The iconic scene of Ibadan’s Wole Soyinka Art Theater University came to life with the performance of “The Engagement,” a satire on a marriage proposal written by Femi Osofisan. The performance which took place from December 26 to 27, 2021 was produced by the Government College Ibadan Class of ’89 and sponsored by ensemble member Pastor Olusegun Onayinka to honor the memory of his late father Gbegande Olusegun Onayinka an elderly school boy. The show was designed to bring families together during holiday periods under the theme “GCI CLASS ’89 FAMILY DRAMA OUTING”.
It is no mere coincidence that a school reputed to have produced literary giants and very notable actors in the Nigerian theater and film industry will lead the charge to revive theatrical performances not only in Ibadan but in Nigeria. , as the words of the executive producer show. . The trajectory of this inaugural outing gave strong credibility to the mission. The old school boys staged a play, named after an iconic old school boy, written by another global ambassador for the school.
In his welcome speech, the chairman of the set, Tolulope Fadulu, recalled that GCI students were well known for putting on plays which were greeted with applause. Tolulope Fadulu explained that GCI had a very dynamic drama company founded in 1955 by the principal of the school at the time, Briton MJD Bullock. The drama society had the late theater teacher and director of the play FESTAC ’77 LANGBODO, Professor Dapo Adelugba, as its pioneer president. He further recalled that the drama society has state-of-the-art theater equipment and facilities.
Set social / PRO secretary Samsideen Adesiyan, who directed and performed the play, said it was selected because of its minimal cast and the theme it covered. The Commitment, according to the director, touched on a very important question that is as relevant today as it was many years ago when it was written. Adesiyan observed that the play provided important insight into the basis of conflict and crisis in marriages, noting that many enter the institution for reasons other than love and compatibility.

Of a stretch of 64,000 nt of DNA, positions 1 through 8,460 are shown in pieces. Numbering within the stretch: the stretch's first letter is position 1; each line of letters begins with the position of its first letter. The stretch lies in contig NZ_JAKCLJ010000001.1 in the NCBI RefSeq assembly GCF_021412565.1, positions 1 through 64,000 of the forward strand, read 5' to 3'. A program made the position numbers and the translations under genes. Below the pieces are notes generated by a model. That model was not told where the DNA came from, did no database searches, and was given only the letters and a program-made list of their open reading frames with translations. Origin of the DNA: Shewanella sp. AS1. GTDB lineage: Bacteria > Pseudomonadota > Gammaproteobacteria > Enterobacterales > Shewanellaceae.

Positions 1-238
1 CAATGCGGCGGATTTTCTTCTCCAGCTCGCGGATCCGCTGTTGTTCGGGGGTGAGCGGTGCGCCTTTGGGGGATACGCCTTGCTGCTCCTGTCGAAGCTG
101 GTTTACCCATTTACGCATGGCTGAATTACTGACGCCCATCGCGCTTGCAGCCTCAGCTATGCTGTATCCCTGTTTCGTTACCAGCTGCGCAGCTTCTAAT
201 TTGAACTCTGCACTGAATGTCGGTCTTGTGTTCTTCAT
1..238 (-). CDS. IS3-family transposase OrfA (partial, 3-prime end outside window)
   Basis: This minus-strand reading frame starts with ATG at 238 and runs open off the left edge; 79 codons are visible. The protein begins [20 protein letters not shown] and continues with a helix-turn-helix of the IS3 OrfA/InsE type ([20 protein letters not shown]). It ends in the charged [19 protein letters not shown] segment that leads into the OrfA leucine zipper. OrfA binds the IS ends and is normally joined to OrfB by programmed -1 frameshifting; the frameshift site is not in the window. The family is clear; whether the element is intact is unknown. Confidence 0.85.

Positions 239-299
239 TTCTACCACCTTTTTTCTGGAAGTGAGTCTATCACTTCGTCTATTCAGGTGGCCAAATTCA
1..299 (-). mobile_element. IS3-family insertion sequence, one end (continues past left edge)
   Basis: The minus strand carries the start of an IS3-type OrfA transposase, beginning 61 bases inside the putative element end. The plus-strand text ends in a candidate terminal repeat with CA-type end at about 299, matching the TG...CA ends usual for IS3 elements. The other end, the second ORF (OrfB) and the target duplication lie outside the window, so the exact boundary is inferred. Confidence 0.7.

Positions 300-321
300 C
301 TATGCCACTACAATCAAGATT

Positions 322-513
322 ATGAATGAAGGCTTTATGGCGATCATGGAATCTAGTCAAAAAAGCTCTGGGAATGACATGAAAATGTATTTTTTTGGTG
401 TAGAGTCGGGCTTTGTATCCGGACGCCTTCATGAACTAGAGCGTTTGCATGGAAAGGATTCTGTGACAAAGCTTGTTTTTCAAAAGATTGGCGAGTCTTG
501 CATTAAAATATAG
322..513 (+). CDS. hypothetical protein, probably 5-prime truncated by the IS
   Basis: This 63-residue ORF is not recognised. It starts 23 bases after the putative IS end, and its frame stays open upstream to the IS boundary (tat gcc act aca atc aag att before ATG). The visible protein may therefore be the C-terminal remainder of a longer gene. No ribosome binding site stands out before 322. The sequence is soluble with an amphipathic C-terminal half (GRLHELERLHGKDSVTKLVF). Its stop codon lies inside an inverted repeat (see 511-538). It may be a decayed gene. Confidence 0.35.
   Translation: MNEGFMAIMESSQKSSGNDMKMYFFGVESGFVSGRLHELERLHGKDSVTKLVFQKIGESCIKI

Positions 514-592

The piece opened with Chief Medayekan, a retired army officer turned farmer and pretentious musician, as well as Ronke’s father, a long-awaited daughter, polishing his new composition. Elemude, his farmer friend and song partner, arrives to propose to Ronke. This is not just an unexpected request, but an uneven match as Elemude and Ronke have nothing in common except the need to find mates. Elemude at the time of announcing his intention is already forty-two years old and is mired in several health crises due to hard work on the farm. Ronke, on the other hand, is a highly educated, local beauty, who has also spent too much time in her father’s house as a bachelor. The Engagement is therefore a play about two desperate individuals and a father eager to get rid of his unmarried daughter.
Chief Medayekan the retired soldier was played by Gideon Oluwamonure, Theater Arts graduate Ronke was played by Tomilola Ojelade a microbiologist who answered the call to the stage and Samsideen Adesiyan, Theater Arts graduate and lawyer played the role of Elemude the pretender.